Friday, April 13, 2018


Nakane S, Ando Y, Matsuo H. Yips preceding baseball-related dystonia. Parkinsonism Relat Disord. 2018 Feb 11. pii: S1353-8020(18)30054-3. doi:10.1016/j.parkreldis.2018.02.018. [Epub ahead of print]

(No abstract)

Yips is a multi-etiological phenomenon that is characterized by involuntary movements during the execution of fine motor skills in athletes. Yips manifests as twitches, transient tremors, staggers, jitters, and jerks. The etiology of yips involves a neurological origin associated with focal dystonia and a psychological origin linked to choking under pressure. The pathophysiology of yips is poorly understood and there is no known treatment.

A 15-year-old, right-handed high school baseball player (Patient 1) complained of stiffness and abnormal movements of the right shoulder and upper arm, triggered by moving the right arm. He pitched with the right hand. He had started began to playing baseball at the age 6 years, and had won an athletic scholarship in during at the high school registration. Because as he predominantly threw more balls than performed strikes in several games, his teammates jeered mocked at him. Owing to the resulting decline in his performance, he adopted an intensive training load (6–7 hours daily) and paid special attention to pitching. A feeling of discomfort in his right hand and fingertips bothered him. Three months later, he suffered injuries such as bruises on the right shoulder, and began to experience involuntary abnormal shoulder anteflexion during training. Finally, he reported that the involuntary movements always occurred during his daily-life activities, requiring elbow flexion, and frequently dislocated his right shoulder joint. He was observed to exhibit dystonic movements characterized by elbow flexion associated with elevation and adduction of the shoulder that occurred almost each time he moved his shoulder, elbow, and hand (video 1). He was able to attenuate the abnormal movement by using a sensory trick namely, clutching the right upper arm with his left hand. We diagnosed baseball-related focal dystonia. We attentively listened to his distress, including disputes among the teammates, and advised the patient to drastically reduce his total practice load and to exclude all repetitive movements of the right upper limb. Additionally, we decided to administer a muscle afferent block (MAB) for focal dystonia. 0.5% lidocaine was injected into the deltoid, trapezius, and pectoralis major muscles. We performed the MAB treatment 5 times for 3 month. After 4 months, normal training sessions including playing catch were resumed gradually. His condition had improved significantly 1.5 years after onset (video 2). The dystonia slightly persisted; he contributed to the team as a pinch hitter.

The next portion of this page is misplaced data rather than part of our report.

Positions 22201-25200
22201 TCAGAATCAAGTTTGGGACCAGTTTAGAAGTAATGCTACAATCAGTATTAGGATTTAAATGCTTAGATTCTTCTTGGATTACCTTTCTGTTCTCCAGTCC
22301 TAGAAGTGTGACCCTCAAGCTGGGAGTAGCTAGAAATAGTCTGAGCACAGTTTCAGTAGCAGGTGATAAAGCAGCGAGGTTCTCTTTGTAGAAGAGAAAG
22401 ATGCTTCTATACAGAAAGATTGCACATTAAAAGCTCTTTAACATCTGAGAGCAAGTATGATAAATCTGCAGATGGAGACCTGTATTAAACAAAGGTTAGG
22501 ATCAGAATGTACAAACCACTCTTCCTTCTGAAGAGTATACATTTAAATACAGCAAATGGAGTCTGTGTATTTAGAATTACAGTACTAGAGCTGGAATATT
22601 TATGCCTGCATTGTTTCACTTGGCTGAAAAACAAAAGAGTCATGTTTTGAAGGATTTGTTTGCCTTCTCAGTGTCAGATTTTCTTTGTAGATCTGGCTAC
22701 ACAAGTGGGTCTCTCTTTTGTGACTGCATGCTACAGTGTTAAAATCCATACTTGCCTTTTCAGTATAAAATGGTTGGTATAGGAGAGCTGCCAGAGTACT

Dhungana S, Jankovic J. Yips and other movement disorders in golfers. Mov Disord. 2013 May;28(5):576-81.

Golf is a sport that requires perfect motor coordination and a balance between mobility and stability. Golfer's "yips," an intermittent motor disturbance manifested as transient tremor, jerk, or spasm that primarily occurs when the player is trying to chip or make a putt, is a movement disorder frequently encountered in both amateur and professional golfers. In addition, other movement disorders, such as tremors and dystonia, also can interfere with playing golf. Although the pathophysiology of the yips remains poorly understood, recent studies suggest that it may be a form of a task-specific, focal dystonia involving the hand and arm. Because task-specific dystonias and tremors are best treated by botulinum toxin injections, this also may be an effective therapy for the yips. The aim of this article is to systematically review the literature and our own experience with the yips and other movement disorders in golfers.

McDaniel KD, Cummings JL, Shain S. The "yips": a focal dystonia of golfers. Neurology. 1989 Feb;39(2 Pt 1):192-5.

The "yips" is an involuntary motor disturbance affecting golfers. A 69-item questionnaire was constructed and distributed to 1,050 professional and amateur golfers in an effort to define and characterize this syndrome. Of the male golfers there was a 42% response rate and 28% reported suffering from the yips. The disorder was described most frequently as jerks, tremors, and spasms affecting the preferred arm distally and primarily during putting. When compared with unaffected golfers, afflicted golfers were significantly older and had more cumulative years of golfing. In 24%, activities other than golfing were affected and 25% reported involvement of body regions beyond the arms. These data support the hypothesis that the yips represents a focal dystonia and shares many features with other occupational dystonias.

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